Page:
The soft rumble in the distance was unmistakable.
As the faintest stirrings of a newborn swiftly rouse one from the most exhausted maternal slumber, so, too, is this unsettled sky with its barely audible vibrations, to one on the water, piercing.
The joy of watching lizards darting over sun-warmed stone, heron nests filled to bursting with young chicks, and the colorful course of a spring-fed creek, had brought us effortlessly to this point, tracing the wilderness shoreline of Cave Run Lake since dawn, paddling Red Canoe. Now situated four miles’ distance from camp and with an electrical storm on the horizon, watching the speed with which clouds poured into and filled a sweeping, blue sky over the 8,000-acre lake, I was glad for our discussions of the previous night.
We would be weathering the storm here, and, from the mounting sound and darkening sky, it would be soon.
The lake had emptied itself quickly.
And without a radio to consult as to what we might be expecting to encounter on the heels of the tumbling clouds, the hasty evacuation of every motorized watercraft hinted of its severity. To this eerie vacancy, the absence of overhead blue soon was reflected in an unwelcoming cold, gray cast, spread across the water’s surface. The growing white-capped waves, to Red Canoe, unkind.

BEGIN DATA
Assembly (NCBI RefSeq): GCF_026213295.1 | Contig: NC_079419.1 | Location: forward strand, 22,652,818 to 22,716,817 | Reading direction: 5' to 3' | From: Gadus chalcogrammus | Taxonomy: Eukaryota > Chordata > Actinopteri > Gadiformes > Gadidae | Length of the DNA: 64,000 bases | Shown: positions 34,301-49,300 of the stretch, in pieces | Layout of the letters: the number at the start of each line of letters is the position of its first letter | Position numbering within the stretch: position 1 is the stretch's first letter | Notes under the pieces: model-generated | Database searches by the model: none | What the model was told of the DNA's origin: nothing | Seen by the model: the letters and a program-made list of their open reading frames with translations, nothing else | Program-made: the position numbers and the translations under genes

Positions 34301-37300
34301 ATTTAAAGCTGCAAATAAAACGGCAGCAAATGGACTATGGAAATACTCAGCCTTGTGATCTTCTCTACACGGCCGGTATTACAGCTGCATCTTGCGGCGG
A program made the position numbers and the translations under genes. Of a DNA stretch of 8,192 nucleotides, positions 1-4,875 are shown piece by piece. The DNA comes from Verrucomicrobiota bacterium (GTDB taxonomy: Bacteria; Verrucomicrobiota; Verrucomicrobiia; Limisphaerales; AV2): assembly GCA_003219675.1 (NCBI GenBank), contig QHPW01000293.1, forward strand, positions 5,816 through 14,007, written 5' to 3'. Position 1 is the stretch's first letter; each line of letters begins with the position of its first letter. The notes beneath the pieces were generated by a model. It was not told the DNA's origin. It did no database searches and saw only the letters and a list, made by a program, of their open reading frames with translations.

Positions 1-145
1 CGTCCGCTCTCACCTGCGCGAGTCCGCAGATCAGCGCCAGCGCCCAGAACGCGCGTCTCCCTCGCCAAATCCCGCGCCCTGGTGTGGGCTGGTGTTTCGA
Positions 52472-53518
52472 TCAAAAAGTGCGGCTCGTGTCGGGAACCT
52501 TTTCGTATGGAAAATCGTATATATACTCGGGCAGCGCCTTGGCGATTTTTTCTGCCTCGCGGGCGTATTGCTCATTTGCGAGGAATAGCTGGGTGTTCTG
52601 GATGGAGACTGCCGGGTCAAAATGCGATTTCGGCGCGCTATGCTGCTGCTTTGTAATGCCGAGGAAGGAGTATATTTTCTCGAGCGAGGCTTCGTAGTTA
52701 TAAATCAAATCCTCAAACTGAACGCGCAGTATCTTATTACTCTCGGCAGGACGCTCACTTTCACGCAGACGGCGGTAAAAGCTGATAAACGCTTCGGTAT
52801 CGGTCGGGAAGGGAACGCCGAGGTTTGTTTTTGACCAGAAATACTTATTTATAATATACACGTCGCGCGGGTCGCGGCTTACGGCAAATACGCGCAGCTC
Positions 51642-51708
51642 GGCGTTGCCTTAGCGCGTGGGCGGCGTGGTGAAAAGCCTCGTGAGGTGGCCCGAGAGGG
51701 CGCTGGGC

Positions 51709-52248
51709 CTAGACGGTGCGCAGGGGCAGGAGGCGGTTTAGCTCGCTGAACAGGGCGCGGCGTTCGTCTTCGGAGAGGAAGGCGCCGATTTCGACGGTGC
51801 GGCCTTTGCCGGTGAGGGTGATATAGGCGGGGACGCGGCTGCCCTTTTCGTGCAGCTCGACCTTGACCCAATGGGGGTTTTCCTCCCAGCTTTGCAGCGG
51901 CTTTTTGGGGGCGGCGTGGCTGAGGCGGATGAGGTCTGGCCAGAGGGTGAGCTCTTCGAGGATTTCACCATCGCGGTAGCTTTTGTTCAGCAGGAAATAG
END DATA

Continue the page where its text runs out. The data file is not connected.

And as we paddled, life-jackets zipped to our chins and cinched just a little tighter than was normally comfortable, I was glad to have a target in mind, a plan for safe weathering.
Beyond the steep walls and deep basin of the lake proper, at the furthest reach of a narrow finger feeding it, we stepped out into the shallows and onto a woodsy shore, broad and flat, and densely treed. Where, above the sharp rise of slopes to either side, the rumbles grew louder, and clouds hurried past the silhouetted forms on the ridge.
Unloading our packs, we eased Red Canoe out of the water and tipped her to rest several feet from the water’s edge, upside down, and wedged between 2 small trees. Inverted as she was and tipped low to face into the storm, her body a shield against it, the seats became shelves to stash our gear, the yoke, our rod to hold fast within.
And, as a great wind roared overhead and brought the storm to settle onto the belly of the lake, with harsh drops that pelted the tip of our bare toes, we crawled inside her small chamber, grabbed the yoke and pulled Red Canoe down around ourselves.
With nothing but her shelter,
was every thing of need.
The lake disappeared behind cloud and lightning.
Now safely home and stowed in the garage, you can see the yoke (far right, with notch) and seats we sheltered beneath.